Many of the men in the cells barely had enough room to sit. Some had swollen feet and withered leg muscles due to lack of exercise. Some of the men said that they have not been let out of the cells in months.

Phuket Immigration chief Sunchai Chokkajaikij this morning expressed his concern for the Rohingya refugees being held at the detention cells at the Phuket Immigration Office on the south side of Phuket Town.

“We have 38 Rohingya refugees detained here, but the facility has no more room,” said Col Sunchai.

“We have already transferred 25 to the Immigration Police shelter in Ranong and 20 children were handed over to the Phuket Shelter for Children and Family [on Koh Sireh],” he explained.

“Right now, the shelters in other provinces have no more room for refugees. The shelter in Phang Nga has almost 300 Rohingya already,” Col Sunchai added.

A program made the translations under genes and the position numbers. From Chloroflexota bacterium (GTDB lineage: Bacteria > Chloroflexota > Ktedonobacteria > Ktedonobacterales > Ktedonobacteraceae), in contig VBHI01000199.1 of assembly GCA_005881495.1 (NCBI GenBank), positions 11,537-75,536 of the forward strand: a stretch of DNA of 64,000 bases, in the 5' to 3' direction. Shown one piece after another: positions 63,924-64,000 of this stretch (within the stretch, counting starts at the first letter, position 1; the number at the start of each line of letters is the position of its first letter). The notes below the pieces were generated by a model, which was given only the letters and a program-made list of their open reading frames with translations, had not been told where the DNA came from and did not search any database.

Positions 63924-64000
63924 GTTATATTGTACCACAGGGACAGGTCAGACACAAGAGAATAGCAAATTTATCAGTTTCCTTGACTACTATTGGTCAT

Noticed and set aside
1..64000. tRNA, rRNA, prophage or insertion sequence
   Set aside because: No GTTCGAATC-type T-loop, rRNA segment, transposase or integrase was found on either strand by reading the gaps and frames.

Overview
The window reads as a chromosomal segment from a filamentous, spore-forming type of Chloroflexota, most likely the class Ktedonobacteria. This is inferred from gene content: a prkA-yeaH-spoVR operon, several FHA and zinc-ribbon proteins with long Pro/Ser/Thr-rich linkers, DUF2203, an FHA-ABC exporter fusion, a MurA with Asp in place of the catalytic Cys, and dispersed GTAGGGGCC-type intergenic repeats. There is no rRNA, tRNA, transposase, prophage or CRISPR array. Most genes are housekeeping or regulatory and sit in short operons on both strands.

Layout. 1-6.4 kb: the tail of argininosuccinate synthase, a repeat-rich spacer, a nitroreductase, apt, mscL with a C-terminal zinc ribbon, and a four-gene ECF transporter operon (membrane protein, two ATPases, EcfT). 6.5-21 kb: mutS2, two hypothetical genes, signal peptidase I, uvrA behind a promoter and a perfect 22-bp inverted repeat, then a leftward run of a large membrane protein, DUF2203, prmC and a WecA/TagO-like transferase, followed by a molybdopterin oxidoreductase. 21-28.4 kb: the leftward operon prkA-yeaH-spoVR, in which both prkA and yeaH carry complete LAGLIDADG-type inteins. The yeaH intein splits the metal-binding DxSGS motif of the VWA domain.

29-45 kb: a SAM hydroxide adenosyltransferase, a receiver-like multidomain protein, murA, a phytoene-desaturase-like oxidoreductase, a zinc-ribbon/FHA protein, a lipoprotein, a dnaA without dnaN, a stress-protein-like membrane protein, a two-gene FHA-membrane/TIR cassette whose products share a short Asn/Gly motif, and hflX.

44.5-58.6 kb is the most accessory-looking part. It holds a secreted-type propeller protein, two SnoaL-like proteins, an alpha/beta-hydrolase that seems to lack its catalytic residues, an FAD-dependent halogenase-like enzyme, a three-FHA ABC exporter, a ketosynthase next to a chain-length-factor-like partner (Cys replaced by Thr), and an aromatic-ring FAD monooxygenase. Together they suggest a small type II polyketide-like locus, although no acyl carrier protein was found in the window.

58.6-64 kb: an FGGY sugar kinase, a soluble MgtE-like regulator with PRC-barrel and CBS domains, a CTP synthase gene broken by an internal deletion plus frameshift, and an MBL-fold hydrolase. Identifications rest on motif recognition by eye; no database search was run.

Col Sunchai said his concern stemmed from the ongoing influx of Rohingya from Myanmar.

“I have no idea what we are going to do if they keep coming,” he said.

“Our superiors have reported the problem to the Cabinet. They told us they were going to talk to the United Nations and ask a third country to take them,” Col Sunchai explained.

“But it seems to be very difficult. No neighboring countries want to take them. In the end, they might end up staying in Thailand,” he added.

Immigration Bureau Commissioner Pharnu Kerdlarpphon was in Phuket last month for a closed-door meeting of high-ranking officials, after which he expressed his concern for the growing number of Rohingya refugees being detained in Thailand (story here).

“The shelters are supposed to be for temporary detention before illegal immigrants are deported, but in the case of the Rohingya, we cannot really deport them because their home country [Myanmar] does not welcome them,” he said.

Gen Pharnu confirmed that as of May 5, Thai Immigration had 1,936 Rohingya in custody across the country, including 399 boys and 304 girls.